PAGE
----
Based on the long held belief that football games are won or lost in the trenches, the success or failure of the Winnipeg Blue Bombers in 2012 could very well be decided by how they fill a pair of gaping holes on their offensive line.
Or to quote a member of the Bomber bass, "Our season revolves around how good our offensive line is."
All-Canadian Guard Brendon Labatte left Winnipeg to sign as a free agent with Saskatchewan, and veteran Center Obby Khan retired after a 2011 season in which he spent a lot of time on the sidelines.
There are no shortage of candidates to replace LaBatte and Khan, but after 10 days of training camp, the questions about who will take their places have yet to be answered.
Chris Kowalzcuk was, and perhaps still is, the top contender to play the center position.
The challenge for Kowalczuk is that he has virtually no professional experience on his resume even though he is 27 years old.
Graduating from the University of Toronto in 2009, Kowalczuk spent two games on Hamilton's practice roster toward the end of the same season.
He was signed by Winnipeg as a free agent in 2010 and has yet to play in a regular season game, spending all of his time on the Bombers practice roster and injured reserve list. On top of that, Kowalczuk played guard and tackle in college, so learning the intricacies of playing center requires a learning curve.
Challenging Kowalczuk for the center spot is gigantic Justin Sorenson. Sorenson was a highly rated prospect when the B.C. lions made him their first round draft pick, 5th overall, out of South Carolina in 2008.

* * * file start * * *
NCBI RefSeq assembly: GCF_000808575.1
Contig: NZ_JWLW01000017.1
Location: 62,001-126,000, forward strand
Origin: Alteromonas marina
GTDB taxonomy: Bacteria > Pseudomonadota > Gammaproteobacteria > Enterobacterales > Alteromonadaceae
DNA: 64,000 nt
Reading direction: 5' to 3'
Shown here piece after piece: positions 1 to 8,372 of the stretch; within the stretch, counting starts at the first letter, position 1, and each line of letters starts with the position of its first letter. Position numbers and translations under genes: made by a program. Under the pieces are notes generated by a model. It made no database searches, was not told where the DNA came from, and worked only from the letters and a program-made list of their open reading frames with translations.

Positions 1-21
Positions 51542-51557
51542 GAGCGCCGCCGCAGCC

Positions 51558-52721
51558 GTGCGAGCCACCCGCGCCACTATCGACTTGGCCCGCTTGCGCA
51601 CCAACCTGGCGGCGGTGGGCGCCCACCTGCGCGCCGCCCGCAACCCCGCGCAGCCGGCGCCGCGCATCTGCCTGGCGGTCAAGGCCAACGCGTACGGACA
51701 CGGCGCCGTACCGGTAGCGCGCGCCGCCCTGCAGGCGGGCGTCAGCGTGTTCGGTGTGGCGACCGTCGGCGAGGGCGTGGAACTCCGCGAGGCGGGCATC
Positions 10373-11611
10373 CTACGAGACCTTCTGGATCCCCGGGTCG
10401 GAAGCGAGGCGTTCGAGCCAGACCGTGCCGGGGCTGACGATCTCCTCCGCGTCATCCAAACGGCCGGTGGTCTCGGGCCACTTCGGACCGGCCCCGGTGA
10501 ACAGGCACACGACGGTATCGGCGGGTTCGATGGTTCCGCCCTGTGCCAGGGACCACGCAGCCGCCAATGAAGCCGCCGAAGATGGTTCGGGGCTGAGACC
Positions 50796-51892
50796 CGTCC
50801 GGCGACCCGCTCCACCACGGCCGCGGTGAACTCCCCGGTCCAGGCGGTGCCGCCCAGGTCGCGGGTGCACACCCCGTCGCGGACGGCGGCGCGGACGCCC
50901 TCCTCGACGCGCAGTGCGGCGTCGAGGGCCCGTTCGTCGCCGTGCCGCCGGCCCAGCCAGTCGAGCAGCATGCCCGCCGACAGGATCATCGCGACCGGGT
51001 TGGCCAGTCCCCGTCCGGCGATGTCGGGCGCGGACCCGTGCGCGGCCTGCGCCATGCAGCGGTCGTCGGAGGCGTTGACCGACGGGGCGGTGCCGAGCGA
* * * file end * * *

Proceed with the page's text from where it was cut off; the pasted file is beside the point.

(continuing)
He dressed for all 18 Lions games in 2009 and 2010, starting a handful of them.
But Midway through the 2011 season, the Lions gave up on Sorenson, handing him his outright release. He joined Winnipeg on Aug. 30 and spent the rest of the year on the practice roster. If size matters, Sorenson is money at a towering 6-foot, 7, 330 pounds.
While Sorenson and Kowalczuk fight it out for the center spot, the left guard position is Chris Greaves' to lose.
Greaves was a defensive lineman at the University of Western Ontario, but the Bombers drafted him in the sixth round in 2010 with the intention of converting him to the offensive line. They hope the conversion is complete.
Greaves dressed for five games in 2010, starting one. In 2011, he was in uniform as Winnipeg's sixth offensive lineman for every game, starting the final three at left guard. Greaves still has to be considered a "project" but the Bombers are counting on the project being concluded in time for their regular season opener.
Veteran Canadian Steve Morley is secure at the right guard position (and he could be moved to center as a last resort), while Americans Andre Douglas and Glenn January are penciled in as the starting tackles, although both are currently idled with what are considered minor injuries.
So, just over two weeks before beginning the 18-game CFL regular season grind, the Blue bombers couldn't be blamed for being just a little bit anxious about one critical component of their team, the makeup of their offensive line.